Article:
Protecting our coasts from sea level rise is increasingly urgent, especially for densely populated coastal communities such as Southern California’s. Coastal flooding and beach erosion from rising seas and storms are far more than a threat; they’re already happening in many places in California and beyond. But new research suggests one relatively simple means of shoring up our beaches: leaving them alone.
As I and my colleagues at UC Santa Barbara and our partner institutions showed in a recent paper, natural dune formation can help restore and adapt urban coasts to climate change. In fact, we found that natural processes can cause the sands to rise much faster than the seas.
Our research began in 2016 with a partnership among the Los Angeles-based nonprofit the Bay Foundation, the city of Santa Monica and scientists from UC Santa Barbara to test the capacity of dune restoration to reduce coastal flooding. We envisioned allowing an urban shoreline to return to a more natural state after decades of frequent beach grooming.
Beach grooming, which employs heavy equipment to rake sand, is a widespread practice used to collect trash, remove seaweed and flatten beaches to maintain views and accommodate recreation along urban shores. By altering natural processes such as plant growth and wind- and wave-driven accumulation of sand, grooming prevents dunes from forming on beaches with enough space to develop them.
Without dunes, beaches are less resistant to erosion and more vulnerable to flooding driven by more intense storms and higher seas. Grooming also reduces habitat for wildlife, including threatened species such as the western snowy plover.
After the crucial first step of extensive outreach for community input and securing approval for the demonstration project, we worked with the city, community groups, students and the public to fence off an approximately 3-acre section of Santa Monica Beach next to the Annenberg Community Beach House. The study site was protected from grooming and seeded with native dune plants.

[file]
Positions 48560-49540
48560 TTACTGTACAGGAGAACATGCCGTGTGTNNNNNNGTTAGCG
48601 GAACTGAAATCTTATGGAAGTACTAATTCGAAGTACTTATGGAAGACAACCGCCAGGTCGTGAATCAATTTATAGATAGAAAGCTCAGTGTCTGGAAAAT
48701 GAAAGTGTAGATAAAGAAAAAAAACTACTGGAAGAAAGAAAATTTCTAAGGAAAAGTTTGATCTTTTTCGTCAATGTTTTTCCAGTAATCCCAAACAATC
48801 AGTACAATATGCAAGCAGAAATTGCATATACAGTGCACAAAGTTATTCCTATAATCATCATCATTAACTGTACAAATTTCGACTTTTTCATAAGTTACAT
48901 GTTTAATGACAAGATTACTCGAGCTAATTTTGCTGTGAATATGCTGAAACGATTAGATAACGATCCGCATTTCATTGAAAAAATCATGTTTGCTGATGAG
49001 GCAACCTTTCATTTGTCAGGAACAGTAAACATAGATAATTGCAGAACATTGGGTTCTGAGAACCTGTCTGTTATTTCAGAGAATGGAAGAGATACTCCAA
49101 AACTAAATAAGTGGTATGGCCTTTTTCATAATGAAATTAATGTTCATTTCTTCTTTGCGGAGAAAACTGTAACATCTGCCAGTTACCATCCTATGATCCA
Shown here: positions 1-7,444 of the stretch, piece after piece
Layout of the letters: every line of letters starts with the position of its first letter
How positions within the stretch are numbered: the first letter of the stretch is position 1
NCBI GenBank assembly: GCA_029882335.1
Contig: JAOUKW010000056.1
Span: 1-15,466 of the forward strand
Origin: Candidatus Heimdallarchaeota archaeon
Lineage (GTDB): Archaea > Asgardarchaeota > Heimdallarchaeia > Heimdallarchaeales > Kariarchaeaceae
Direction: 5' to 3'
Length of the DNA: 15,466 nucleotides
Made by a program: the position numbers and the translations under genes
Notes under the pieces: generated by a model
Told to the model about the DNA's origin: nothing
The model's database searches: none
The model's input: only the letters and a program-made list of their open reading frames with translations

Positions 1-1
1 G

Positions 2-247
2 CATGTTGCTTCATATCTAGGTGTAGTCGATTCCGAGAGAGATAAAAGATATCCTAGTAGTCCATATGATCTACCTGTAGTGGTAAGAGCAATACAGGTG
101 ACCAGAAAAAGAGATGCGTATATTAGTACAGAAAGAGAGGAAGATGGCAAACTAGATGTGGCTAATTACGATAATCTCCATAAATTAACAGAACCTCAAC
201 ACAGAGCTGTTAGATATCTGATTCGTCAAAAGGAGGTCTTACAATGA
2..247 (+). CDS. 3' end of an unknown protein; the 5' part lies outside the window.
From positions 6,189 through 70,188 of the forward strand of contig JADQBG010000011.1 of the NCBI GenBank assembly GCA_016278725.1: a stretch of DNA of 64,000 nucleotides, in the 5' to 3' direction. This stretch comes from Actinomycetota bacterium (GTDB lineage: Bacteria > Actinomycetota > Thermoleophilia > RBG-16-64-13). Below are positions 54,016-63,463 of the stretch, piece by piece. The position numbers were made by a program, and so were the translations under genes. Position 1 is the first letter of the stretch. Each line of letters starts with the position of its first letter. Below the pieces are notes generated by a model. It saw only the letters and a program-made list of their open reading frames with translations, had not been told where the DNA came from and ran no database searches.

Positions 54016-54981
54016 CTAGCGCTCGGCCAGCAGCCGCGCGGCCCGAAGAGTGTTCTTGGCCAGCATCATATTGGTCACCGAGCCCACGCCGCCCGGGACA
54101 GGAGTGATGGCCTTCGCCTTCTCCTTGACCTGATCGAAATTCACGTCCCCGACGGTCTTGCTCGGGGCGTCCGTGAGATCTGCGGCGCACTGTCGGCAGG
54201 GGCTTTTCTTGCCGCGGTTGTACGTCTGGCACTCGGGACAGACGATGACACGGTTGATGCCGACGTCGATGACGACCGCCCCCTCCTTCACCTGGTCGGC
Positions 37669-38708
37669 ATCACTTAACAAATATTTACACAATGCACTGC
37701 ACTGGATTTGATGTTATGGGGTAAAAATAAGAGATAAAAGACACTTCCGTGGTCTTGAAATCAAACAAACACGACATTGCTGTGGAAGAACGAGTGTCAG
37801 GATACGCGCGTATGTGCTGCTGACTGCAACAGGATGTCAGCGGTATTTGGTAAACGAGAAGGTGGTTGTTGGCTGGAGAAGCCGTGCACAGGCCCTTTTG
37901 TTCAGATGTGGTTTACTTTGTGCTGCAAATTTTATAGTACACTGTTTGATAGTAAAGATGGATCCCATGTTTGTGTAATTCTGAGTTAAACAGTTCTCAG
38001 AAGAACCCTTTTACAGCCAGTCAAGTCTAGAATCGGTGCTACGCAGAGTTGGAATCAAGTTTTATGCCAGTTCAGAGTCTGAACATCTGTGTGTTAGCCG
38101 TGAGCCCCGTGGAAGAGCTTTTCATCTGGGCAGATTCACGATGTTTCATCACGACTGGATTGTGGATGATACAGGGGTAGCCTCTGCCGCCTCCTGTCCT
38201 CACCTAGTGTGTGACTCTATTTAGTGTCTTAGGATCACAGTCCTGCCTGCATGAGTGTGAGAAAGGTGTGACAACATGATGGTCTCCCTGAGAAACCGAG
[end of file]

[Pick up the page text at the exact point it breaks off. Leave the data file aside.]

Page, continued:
The sand fencing was left open along the ocean side so that people and wildlife could interact with the site and sand could drift in and out with the tides and wind. Interpretive signs and a central public access path enhanced viewing and provided information about the experiment in urban beach restoration. And other than some occasional hand weeding in the initial years, the site progressed naturally on its own without irrigation or any use of heavy equipment.
The native coastal foredune plant species we seeded the site with, such as red sand verbena (Abronia maritima) and beach bur (Ambrosia chamissonis), are specialists at trapping and holding sand in place. As these plants grow, they act as living ecosystem engineers that trap small mounds of sand, grow on top of them, trap more sand and so forth. Over time, with sufficient sand and beach width, they promote the formation of dunes.
Once the demonstration project was in place, we studied its effects over six years. What we found exceeded our expectations.
Wind-driven sand began to accumulate naturally along the sand fences almost immediately. Native plants germinated quickly and spread gradually over time. And as the plants grew and spread, we saw additional sand accumulation and the formation of a small foredune ridge along the ocean edge of the project.
By the sixth year of the study, the new dunes had risen to a height of more than 3 feet in many places. Overall, the site had accumulated more than 2,200 cubic yards of sand — enough to fill more than 200 large dump trucks. The dunes grew at more than 10 times the rate of sea level rise during the years of our study.
Our project, the first of its kind in the region, highlights a nature-based adaptation that can enhance the resilience of beaches and coastal communities while conserving sandy ecosystems. Conducted without heavy machinery or other expensive equipment, it was also cost-effective compared with traditional methods of coastal defense, such as sea walls and coastal armoring. And it can be widely replicated by restricting grooming in areas with enough beach space and sand supply to promote dune formation.
Many more small dune restoration projects are already being implemented throughout California. It’s time to begin scaling up these efforts across our coastlines. We can achieve a healthy balance between continuing to enjoy our beaches for recreation and shifting practices to promote more coastal resilience with thoughtful planning and engagement with all the affected interests. People, plants, plovers and protection can coexist on our beautiful California beaches.
Karina Johnston is a doctoral student at UC Santa Barbara’s Bren School of Environmental Science and Management and the Marine Science Institute.